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Capturing the Galician Culture in Spain

February 9th, 2010

galicia-spain-map-location.jpgFor many tourists, Spain is like a banana — it consists of the Costas and Madrid is in there somewhere. Tourism abounds and hotels are filled with people in search of sea, sand, drink, and nightlife. Yet Spain is around five times the size of England and the southern coastal resorts represent only a small percentage of this beautiful country.

Some twelve hours’ drive to the north, one reaches Galicia, where rainfall exceeds that of England but summer temperatures often surpass any of those in British history. The land is green, rivers and waterfalls adorn the mountains, and the natives are self-sufficient. Whilst it may be a hard life, its people certainly know how to party.

If you are lucky enough to visit a fiesta (party) in this still natural part of Spain, you will experience what can be best described as a village party or a community reunion. These gatherings are about bringing together history, the meeting of generations for a good old knees-up. The people who attend may have travelled from the other side of Spain because they have some link with the immediate area; for example, perhaps one of their parents was born in that village or maybe some part of the family still lives there. For such an important event, rain does not stop the festivities; if necessary, shelter may be found under a bridge or in a barn close by.

A fiesta may be for two or three nights, usually starting on the Friday when the pancetada (pronounced “panther tadda”) announces the start of the festivities. This first evening welcomes all in attendance, with an abundance of bacon butties and village wine, as well as fireworks to announce the celebration. You will be forgiven for thinking that nobody will be interested in the old-fashioned music coming from the makeshift stage that has been erected on a piece of spare land, but the truth is that the sound will appeal to all ages. This is because the night in question is not about the music but about the gathering of family, from the newborn to the great grandparents. There is no self-imposed restriction regarding age and babies don’t have to go to bed at any prescribed hour. Whilst the parents make merry, they have the comfort of knowing that their offspring are safe, as almost everyone is known to everyone else and all are keeping watchful eyes on the youngsters.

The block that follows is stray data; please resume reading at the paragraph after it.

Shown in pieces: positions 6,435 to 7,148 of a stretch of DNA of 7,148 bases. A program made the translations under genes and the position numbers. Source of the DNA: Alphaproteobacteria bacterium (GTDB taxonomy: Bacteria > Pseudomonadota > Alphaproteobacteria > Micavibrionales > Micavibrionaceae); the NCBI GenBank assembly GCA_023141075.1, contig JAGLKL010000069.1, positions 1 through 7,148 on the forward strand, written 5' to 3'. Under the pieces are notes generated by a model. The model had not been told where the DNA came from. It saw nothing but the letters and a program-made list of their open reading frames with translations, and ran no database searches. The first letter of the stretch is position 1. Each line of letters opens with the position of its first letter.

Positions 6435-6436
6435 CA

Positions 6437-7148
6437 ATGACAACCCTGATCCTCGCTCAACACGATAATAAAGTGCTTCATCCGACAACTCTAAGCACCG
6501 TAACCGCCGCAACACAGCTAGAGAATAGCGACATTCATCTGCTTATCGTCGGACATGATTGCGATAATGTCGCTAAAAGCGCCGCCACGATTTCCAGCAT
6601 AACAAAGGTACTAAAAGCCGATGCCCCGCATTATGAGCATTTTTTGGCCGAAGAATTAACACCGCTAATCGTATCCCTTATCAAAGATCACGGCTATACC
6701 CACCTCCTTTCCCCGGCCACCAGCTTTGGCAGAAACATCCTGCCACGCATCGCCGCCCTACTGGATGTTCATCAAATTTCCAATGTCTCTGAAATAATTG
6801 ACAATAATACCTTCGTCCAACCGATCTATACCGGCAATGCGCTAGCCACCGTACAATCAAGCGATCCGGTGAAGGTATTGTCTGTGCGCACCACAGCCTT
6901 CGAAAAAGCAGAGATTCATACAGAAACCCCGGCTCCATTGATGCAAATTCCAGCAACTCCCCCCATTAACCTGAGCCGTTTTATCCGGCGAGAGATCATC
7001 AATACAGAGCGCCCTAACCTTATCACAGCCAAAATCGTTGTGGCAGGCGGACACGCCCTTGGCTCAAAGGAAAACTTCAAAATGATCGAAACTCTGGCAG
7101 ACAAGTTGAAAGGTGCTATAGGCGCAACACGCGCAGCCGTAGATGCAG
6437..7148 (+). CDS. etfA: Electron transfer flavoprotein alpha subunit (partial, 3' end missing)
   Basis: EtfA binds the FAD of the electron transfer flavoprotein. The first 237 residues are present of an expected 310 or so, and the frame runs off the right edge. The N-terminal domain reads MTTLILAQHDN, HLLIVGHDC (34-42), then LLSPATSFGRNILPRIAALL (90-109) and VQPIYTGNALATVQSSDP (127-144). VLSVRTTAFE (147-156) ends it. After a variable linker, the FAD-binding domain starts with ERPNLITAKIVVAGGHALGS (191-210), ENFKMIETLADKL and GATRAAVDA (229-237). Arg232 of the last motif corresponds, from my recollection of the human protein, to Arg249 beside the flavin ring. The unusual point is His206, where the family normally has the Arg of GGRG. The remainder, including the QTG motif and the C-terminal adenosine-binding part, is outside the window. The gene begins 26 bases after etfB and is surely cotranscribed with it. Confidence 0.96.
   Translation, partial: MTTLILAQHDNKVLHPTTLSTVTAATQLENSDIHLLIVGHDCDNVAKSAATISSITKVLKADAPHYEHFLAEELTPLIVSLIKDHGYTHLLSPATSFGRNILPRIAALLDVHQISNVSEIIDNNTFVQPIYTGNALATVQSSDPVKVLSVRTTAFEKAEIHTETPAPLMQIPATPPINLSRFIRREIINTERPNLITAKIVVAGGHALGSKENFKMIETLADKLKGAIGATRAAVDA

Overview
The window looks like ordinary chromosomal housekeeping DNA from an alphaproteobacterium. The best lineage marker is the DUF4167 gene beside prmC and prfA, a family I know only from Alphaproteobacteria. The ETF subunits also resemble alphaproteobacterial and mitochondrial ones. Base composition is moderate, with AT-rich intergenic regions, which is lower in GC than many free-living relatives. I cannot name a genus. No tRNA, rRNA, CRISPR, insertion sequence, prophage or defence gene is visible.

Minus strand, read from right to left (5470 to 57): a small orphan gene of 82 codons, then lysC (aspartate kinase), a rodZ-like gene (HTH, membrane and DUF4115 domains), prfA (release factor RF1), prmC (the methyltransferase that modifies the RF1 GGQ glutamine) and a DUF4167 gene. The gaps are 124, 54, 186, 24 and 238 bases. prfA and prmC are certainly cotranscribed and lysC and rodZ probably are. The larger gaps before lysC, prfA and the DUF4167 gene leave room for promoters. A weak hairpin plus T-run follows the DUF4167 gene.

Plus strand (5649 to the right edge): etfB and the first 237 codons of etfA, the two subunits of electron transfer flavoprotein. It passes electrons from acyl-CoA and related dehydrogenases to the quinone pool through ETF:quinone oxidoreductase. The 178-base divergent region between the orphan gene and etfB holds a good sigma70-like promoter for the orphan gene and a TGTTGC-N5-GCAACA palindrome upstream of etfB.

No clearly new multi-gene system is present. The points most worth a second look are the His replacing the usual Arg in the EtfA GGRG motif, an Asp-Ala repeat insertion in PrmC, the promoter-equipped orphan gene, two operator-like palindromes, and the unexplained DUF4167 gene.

The music might start as late as eleven at night, then after an hour or so, people will return to their homes to eat, coming back for the second half later. For those who prefer to stay at the fiesta ground, the bar stall (which will sell all types of alcoholic drinks) may remain open so that you can pour your own drink, paying later when the bartender or villager in charge of the drinks reappears. The partying might go on until the early hours, after which satisfied families then return to their homes with the thought of more nights to come.

The Costas have been popular for many years, where holidaymakers indulge in the pleasures offered, sometimes without ever learning of the Spanish culture. The regular visitors to Galicia and those who have since chosen to live there have quickly recognised the hard life yet laid-back community spirit in this unspoilt part of Spain. A local fiesta is an ideal opportunity to experience this culture and to enjoy its people. The welcome you will receive will have a lasting effect.


This article was supplied to us by Denise Watson from Constant Content.


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